By Carol McIntyre
Marketing experts report that people respond to the color of products, web sites, and brands, almost immediately, and then make judgements accordingly. As People make up their minds within 90 seconds of their initial interactions with either people or products. About 62‐90 percent of the assessment is based on colors alone.“, University of Winnipeg, in Canada, reported in her study Impact of Color on Marketing, “ Suffice to say, the power of color cannot be denied.
We as viewers supposedly assess the perceived appropriateness of a color being used for a brand or product when we first see it. In other words, we ask ourselves, does the color “fit” what is being sold?
As one who is interested in art, you may wonder, how does this information impact the art world?
Universal Guidelines About Color
Because of personal preferences, cultural backgrounds, life experiences and context, it is difficult to answer this question. However, I believe there are some universal guidelines about the power of color worth noting and considering when painting or buying art.
Research and articles on the topic of color meanings are bountiful. Though the conclusions are not always in agreement, we do know colors convey strong positive and negative messages. Color research has shown that certain colors can enhance mood, stimulate your appetite, decrease anxiety, heal, increase fear, make people smile and much more.
From a Western world perspective and some variations, colors essentially mean the following as outlined in this chart I created:
Isn’t it interesting to see them presented this way? With this snap shot you can see how and why everyone loves greens and blues, whereas other colors are not universally beloved and a couple are controversial.
Hue Value and Saturation
This color research is based upon isolating a color and then recording people’s reactions. Paintings are rarely created with just one color. Artists take color to additional dimensions, utilizing its three properties, which are hue, value and saturation.
Hue is interchangeably used with the word “color,” such as “red” or “blue.” Value refers to how light or dark a color is. For example, yellow is light in value, whereas reds carry a middle value. Saturation refers to how dull or bright a color is. For example the yellow petals of a blooming sunflower are of high saturation, whereas the yellow of hay is of low saturation.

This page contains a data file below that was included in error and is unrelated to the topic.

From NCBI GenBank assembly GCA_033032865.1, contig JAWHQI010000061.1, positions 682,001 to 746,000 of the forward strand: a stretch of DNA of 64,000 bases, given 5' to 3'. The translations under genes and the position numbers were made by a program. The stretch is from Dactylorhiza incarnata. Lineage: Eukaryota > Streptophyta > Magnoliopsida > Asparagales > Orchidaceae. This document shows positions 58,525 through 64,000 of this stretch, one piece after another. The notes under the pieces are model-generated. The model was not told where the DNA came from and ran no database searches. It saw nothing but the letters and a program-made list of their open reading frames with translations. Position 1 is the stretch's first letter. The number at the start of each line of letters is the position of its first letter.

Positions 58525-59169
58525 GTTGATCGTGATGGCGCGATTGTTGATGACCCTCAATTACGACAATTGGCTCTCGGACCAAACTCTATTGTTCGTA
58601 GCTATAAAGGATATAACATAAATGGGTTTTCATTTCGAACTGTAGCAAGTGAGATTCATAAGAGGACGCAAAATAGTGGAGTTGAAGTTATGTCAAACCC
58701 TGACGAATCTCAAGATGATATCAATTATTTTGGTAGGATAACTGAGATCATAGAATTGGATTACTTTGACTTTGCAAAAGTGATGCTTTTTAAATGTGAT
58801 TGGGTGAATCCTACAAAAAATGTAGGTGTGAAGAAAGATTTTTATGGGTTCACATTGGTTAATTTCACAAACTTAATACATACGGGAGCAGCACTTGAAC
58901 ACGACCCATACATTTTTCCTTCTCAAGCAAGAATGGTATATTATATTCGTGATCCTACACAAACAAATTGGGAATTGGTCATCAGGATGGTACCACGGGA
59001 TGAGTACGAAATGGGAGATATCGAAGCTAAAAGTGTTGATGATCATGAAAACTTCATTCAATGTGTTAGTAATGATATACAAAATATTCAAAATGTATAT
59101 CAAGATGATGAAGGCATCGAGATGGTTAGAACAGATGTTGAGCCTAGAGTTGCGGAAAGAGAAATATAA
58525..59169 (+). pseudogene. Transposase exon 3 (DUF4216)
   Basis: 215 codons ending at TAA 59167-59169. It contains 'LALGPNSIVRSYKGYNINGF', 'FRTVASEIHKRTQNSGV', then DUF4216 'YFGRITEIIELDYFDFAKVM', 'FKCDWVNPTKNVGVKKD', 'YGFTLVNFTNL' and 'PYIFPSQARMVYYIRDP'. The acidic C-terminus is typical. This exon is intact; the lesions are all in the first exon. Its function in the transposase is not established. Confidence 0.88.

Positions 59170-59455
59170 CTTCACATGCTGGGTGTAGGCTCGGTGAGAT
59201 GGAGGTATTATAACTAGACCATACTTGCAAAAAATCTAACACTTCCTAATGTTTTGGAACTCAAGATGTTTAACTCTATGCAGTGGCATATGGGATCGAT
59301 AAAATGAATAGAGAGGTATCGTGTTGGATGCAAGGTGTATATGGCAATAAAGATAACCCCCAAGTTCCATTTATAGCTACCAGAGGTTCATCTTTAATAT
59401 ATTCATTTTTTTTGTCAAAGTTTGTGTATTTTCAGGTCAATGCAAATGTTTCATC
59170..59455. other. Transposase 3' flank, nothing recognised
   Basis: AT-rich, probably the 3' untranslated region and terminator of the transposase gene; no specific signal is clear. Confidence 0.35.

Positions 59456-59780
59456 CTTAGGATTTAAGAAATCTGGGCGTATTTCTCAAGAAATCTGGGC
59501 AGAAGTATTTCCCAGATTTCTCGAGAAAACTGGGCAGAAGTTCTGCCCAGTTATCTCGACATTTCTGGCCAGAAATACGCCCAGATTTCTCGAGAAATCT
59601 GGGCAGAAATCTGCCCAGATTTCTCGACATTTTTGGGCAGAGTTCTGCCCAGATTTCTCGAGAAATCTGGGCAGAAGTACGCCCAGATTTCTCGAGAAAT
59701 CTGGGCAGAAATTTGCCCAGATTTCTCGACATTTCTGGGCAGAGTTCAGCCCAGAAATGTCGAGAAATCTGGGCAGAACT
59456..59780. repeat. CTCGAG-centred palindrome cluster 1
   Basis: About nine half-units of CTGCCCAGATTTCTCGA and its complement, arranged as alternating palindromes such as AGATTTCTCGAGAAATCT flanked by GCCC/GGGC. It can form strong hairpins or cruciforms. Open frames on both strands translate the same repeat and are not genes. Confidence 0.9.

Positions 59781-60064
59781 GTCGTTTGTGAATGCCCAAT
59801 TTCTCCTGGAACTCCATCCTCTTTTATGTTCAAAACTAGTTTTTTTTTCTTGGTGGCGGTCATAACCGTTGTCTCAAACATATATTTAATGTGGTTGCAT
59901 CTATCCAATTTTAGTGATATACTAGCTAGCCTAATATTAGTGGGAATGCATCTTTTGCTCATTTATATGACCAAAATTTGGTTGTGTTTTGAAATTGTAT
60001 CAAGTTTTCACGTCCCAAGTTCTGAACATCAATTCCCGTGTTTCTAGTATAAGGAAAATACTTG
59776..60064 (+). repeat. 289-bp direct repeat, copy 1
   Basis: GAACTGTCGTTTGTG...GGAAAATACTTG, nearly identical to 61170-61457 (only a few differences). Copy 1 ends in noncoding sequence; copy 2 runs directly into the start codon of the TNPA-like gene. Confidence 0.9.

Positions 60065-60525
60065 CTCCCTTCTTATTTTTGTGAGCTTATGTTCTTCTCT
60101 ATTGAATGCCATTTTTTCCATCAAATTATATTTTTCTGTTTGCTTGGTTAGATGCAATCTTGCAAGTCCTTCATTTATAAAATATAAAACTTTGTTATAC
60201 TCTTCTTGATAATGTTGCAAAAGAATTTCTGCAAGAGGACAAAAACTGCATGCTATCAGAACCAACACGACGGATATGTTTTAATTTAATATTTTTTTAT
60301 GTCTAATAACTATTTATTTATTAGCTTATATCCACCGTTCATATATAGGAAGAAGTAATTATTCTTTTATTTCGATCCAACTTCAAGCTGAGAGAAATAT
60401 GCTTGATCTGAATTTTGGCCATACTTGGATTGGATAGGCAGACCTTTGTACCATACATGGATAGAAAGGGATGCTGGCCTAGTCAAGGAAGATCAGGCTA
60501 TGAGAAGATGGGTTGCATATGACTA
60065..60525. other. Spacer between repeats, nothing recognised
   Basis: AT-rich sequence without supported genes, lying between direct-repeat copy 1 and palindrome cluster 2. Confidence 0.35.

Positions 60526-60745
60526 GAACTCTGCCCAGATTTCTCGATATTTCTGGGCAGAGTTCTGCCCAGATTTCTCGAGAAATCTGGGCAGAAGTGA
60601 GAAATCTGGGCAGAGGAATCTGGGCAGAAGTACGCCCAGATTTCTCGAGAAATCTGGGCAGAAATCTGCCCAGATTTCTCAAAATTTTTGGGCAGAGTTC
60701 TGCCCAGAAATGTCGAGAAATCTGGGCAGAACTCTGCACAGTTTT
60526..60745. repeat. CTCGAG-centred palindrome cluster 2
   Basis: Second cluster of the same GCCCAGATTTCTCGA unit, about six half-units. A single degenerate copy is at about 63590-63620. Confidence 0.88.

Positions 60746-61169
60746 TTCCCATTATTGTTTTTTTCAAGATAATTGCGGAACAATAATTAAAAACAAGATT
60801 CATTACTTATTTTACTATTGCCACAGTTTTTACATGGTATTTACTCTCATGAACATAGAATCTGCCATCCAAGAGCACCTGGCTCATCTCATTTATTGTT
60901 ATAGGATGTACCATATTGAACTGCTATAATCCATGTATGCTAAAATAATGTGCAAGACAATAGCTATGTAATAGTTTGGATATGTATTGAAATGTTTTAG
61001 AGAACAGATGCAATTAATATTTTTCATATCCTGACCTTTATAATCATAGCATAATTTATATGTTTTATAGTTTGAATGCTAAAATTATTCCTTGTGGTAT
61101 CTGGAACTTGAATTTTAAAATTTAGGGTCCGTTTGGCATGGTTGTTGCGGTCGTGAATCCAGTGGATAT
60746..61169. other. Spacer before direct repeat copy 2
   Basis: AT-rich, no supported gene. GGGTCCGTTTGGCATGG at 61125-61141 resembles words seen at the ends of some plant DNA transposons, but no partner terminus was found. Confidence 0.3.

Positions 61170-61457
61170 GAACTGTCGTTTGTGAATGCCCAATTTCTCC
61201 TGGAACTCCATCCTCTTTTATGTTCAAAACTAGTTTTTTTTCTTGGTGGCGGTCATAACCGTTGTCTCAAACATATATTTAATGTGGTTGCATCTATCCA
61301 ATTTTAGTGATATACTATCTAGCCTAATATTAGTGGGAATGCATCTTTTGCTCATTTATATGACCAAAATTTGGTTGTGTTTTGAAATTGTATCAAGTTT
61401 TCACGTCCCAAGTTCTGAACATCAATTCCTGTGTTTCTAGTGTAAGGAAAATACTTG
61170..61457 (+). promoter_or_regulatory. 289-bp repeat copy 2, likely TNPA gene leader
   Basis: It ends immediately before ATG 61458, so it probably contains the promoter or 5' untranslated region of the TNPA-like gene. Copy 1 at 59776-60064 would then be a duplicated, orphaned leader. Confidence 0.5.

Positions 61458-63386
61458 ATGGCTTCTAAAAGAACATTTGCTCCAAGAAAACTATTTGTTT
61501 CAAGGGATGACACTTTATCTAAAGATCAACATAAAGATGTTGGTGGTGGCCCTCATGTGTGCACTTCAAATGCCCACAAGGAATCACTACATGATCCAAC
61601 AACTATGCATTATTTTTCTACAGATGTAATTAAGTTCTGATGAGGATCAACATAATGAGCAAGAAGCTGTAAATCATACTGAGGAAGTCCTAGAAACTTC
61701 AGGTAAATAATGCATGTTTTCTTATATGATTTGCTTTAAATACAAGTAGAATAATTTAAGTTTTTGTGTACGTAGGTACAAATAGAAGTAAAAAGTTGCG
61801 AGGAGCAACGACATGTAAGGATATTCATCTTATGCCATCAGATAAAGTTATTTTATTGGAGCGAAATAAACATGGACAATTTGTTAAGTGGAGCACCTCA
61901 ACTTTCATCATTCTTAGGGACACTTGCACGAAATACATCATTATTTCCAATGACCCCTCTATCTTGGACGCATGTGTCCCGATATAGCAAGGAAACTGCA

As you know, each of these components work together to create variety of interpretations of an individual color, yet compositionally it is recommended that one color dominate a painting. Painters are challenged to juggle all of these components to set the mood because color conveys emotional content.
In my 24” x 31”painting “Entwined Reds,” the dominant color of red is varied in hue, value and saturation interwoven amongst other colors, which calms the typical strength of red and creates a sense of mystery.
If the dominant color in this painting had been blue, it would communicate a different message and mood. Consequently, viewer’s imaginations would conger up different interpretations.
In this next painting, “Hidden Stories,” 24”x36”, I chose a green and blue palette. Again, how would you react to it if the colors had been oranges, coppers, yellows and siennas? It would not be as calm and mysterious.
In the past, I often chose colors for a painting based on a subject or an image or an experience that inspired me. The color choices I made were more intuitive or in reaction to something. In the future, I intend to take a moment to think about how the colors I choose might impact the viewer. My field study painted in public, reminded me of this.
Color is ubiquitous and is an unavoidable source of potent information. How do you want to take advantage of this power in your life? If you’re a creative professional, who uses color you may want to stop and consciously ask the question, “What do my colors communicate?”
Whether you’re creating or buying a work of art or designing an environment, the choices you make about your use of colors have an impact on how you feel and make others feel.
Carol McIntyre paints with oils, acrylics and periodically collages papers. She has been the cover artist of Watercolor Magazine. Her work has been honored with awards in regional and national shows, and hangs in collections around the world. She is currently writing a how-to book about mixing color.
Visit Carol McIntyre’s page on Manhattan Arts International
How does the power of color impact you? If you’re an artist, how do you make your color choices? Please comment below.